or, why it is so difficult to be an outspoken trans woman even within the feminist blogosphere
It's pretty obvious it is difficult to be thus, isn't it? It's not like there's hordes and hordes of us to start with, and even less who are willing to engage with the feminists (or anyone, for that matter) after our transitions are done and dealt with.
Firstly, there's the age-old issue of out/closeted, which is not the same wrt cis/trans axis as it is for people along homosexual/heterosexual -axis (which I consider to be a bit of a ruse, but I digress). Speaking from the position of a trans woman is fraught with difficulties: there's always the old transphobic tropes (for a list, see QT, under Trans 101), the endless derailing and decentring of trans concerns, but, and I think this is even more important, there's a real risk of humiliation, ostracism and violence, not only in the academia/blogosphere, but in the meatspace we live in. Woman's trans status can, and is often used to beat her into submission. "Outing" someone as trans puts the woman thus outed at risk. If you don't believe me, just dig a bit at your local newspaper archives and see for yourself how trans women are depicted. There are a number of common features: there's the degendering by the use of her old name; printing pictures of her forcibly masculinised* is pretty common, too. All that is simply crap one doesn't want to deal with, and while silence is quite a price to pay for avoiding that crap, it's pretty understandable.
Secondly, because of our rather unprivileged pasts with regards to feminism, women's studies, gender studies, queer studies and what have you (no, in case you were wondering, those fields did (and maybe do) not welcome trans girls into the fold of feminism and queer: trans girls are more often than not gendered as boys, or men, and are hardly given the same space to explore their sexes and gender the way female-assigned-at-birth -people are. Cissexism does not stop at the door to academia.
So, when I look at the queer studies I do recognise the stuff there is pretty vital to my thinking, but I also feel I'm not welcome. I feel the thinking I do is rather far from the atmosphere they're breathing, and while I do think there's value in my perspective, I find my perspective hard to communicate and possibly triggering hostile responses. I'm not always up to that hostility.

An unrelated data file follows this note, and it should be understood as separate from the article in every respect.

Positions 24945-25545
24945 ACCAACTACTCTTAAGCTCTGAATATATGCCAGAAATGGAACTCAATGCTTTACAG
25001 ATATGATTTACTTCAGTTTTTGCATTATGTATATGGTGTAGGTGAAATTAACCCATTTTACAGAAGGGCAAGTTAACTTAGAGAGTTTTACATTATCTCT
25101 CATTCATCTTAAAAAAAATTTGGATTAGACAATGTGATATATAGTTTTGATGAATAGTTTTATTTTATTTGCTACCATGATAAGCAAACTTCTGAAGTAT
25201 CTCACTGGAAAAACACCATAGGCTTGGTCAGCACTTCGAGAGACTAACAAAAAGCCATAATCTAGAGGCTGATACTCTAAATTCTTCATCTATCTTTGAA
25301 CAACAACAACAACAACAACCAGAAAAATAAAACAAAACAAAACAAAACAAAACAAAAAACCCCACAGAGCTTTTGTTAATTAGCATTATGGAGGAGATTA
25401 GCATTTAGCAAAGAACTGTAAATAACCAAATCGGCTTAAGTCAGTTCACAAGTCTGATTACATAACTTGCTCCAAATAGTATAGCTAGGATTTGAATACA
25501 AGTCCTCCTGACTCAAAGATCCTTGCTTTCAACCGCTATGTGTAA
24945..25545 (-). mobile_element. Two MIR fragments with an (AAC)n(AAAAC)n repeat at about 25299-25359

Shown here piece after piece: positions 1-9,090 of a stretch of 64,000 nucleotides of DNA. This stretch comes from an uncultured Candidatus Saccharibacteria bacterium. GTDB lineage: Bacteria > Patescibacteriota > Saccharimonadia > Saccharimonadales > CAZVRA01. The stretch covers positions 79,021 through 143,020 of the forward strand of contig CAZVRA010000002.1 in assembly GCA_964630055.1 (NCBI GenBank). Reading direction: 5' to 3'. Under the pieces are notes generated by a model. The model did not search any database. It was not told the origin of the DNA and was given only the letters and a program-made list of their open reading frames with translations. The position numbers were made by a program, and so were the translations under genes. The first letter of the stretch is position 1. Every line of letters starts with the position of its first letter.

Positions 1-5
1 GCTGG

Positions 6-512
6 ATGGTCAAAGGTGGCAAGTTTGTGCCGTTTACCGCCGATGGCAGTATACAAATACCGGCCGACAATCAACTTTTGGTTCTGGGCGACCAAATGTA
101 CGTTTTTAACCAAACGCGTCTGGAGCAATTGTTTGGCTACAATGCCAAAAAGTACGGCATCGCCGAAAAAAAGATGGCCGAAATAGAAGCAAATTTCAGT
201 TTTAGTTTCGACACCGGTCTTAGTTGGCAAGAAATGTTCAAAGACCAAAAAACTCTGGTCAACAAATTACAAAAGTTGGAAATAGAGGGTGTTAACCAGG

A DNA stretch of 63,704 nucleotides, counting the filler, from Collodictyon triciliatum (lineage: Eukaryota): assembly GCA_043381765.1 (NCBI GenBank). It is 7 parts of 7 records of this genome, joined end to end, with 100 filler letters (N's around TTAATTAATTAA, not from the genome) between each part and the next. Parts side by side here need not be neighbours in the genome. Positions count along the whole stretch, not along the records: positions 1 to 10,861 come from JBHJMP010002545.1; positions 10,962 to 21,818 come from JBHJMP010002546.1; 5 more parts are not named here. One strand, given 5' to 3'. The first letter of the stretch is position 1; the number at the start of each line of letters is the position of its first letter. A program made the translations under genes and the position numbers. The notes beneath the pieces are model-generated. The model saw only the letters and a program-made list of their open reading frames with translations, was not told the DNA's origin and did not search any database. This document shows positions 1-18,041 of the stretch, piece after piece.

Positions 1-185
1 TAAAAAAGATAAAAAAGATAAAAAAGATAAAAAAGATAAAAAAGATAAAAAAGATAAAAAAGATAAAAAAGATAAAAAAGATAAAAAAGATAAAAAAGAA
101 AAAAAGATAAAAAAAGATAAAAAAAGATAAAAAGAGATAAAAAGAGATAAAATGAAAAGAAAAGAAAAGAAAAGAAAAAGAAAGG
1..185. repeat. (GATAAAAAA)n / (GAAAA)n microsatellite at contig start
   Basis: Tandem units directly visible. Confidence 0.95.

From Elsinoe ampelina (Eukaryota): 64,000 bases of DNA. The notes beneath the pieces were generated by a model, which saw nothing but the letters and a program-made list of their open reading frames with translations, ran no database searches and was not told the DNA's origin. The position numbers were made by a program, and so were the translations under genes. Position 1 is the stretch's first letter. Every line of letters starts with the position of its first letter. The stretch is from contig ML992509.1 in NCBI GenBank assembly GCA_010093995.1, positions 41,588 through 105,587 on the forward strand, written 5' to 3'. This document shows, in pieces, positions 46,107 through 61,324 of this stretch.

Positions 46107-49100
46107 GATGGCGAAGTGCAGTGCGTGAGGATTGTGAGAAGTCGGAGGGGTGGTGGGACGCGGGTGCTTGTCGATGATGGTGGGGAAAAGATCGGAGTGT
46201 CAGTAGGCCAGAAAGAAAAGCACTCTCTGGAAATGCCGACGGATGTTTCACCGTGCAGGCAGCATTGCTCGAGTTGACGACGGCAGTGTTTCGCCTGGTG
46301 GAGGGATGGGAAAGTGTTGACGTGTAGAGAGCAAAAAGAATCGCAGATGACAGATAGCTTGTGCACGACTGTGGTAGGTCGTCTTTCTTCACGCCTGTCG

I'll write another piece on my perspectives - at least I can give them a home here.
In short, I don't believe the binary system at all. There is gender, but there's a lot more of them than two. I think lesbian woman is a different gender (and maybe sex, too) from heterosexual woman. I think femme is a different gender from butch, or from heterosexual woman. When I use words like "woman", "man", or "heterosexual", my mind has to make these somersaults to translate what I'm thinking into cis-ese. I think of sexualities in terms of attractions: what do you like? If you like snogging bearded men, you're "snogs-bearded-men-sexual" for all I know. If you're a bearded man yourself, more power to you, but it doesn't mean squat as far as your attractions are considered.
The violent game which cises play with genders makes me sick. I don't want to play, but fucking up the system totally has such a high price I cannot pay it on my own, and not playing is not an option. I play, but not willingly. I play 'cos cis men might smash my face in for not playing, for telling it like it is - that cis boys and men brutalise trans girls and women and force them (and yours truly in the past) to pretend to be boys and men. I play 'cos cis women might simply dump me for not playing. I play 'cos it seems to be the price of admission into the society of humans, and I cannot survive on my own.
But in my heart, I want to smash the cisarchy.
[ETA 21:36 EEST: * forcibly masculinised: this what the cises might call "when she was a man" Trans girls and women do not choose to be assigned and raised as boys and men - it is forced. It's not voluntary, and very often, violence is used to enforce compliance.]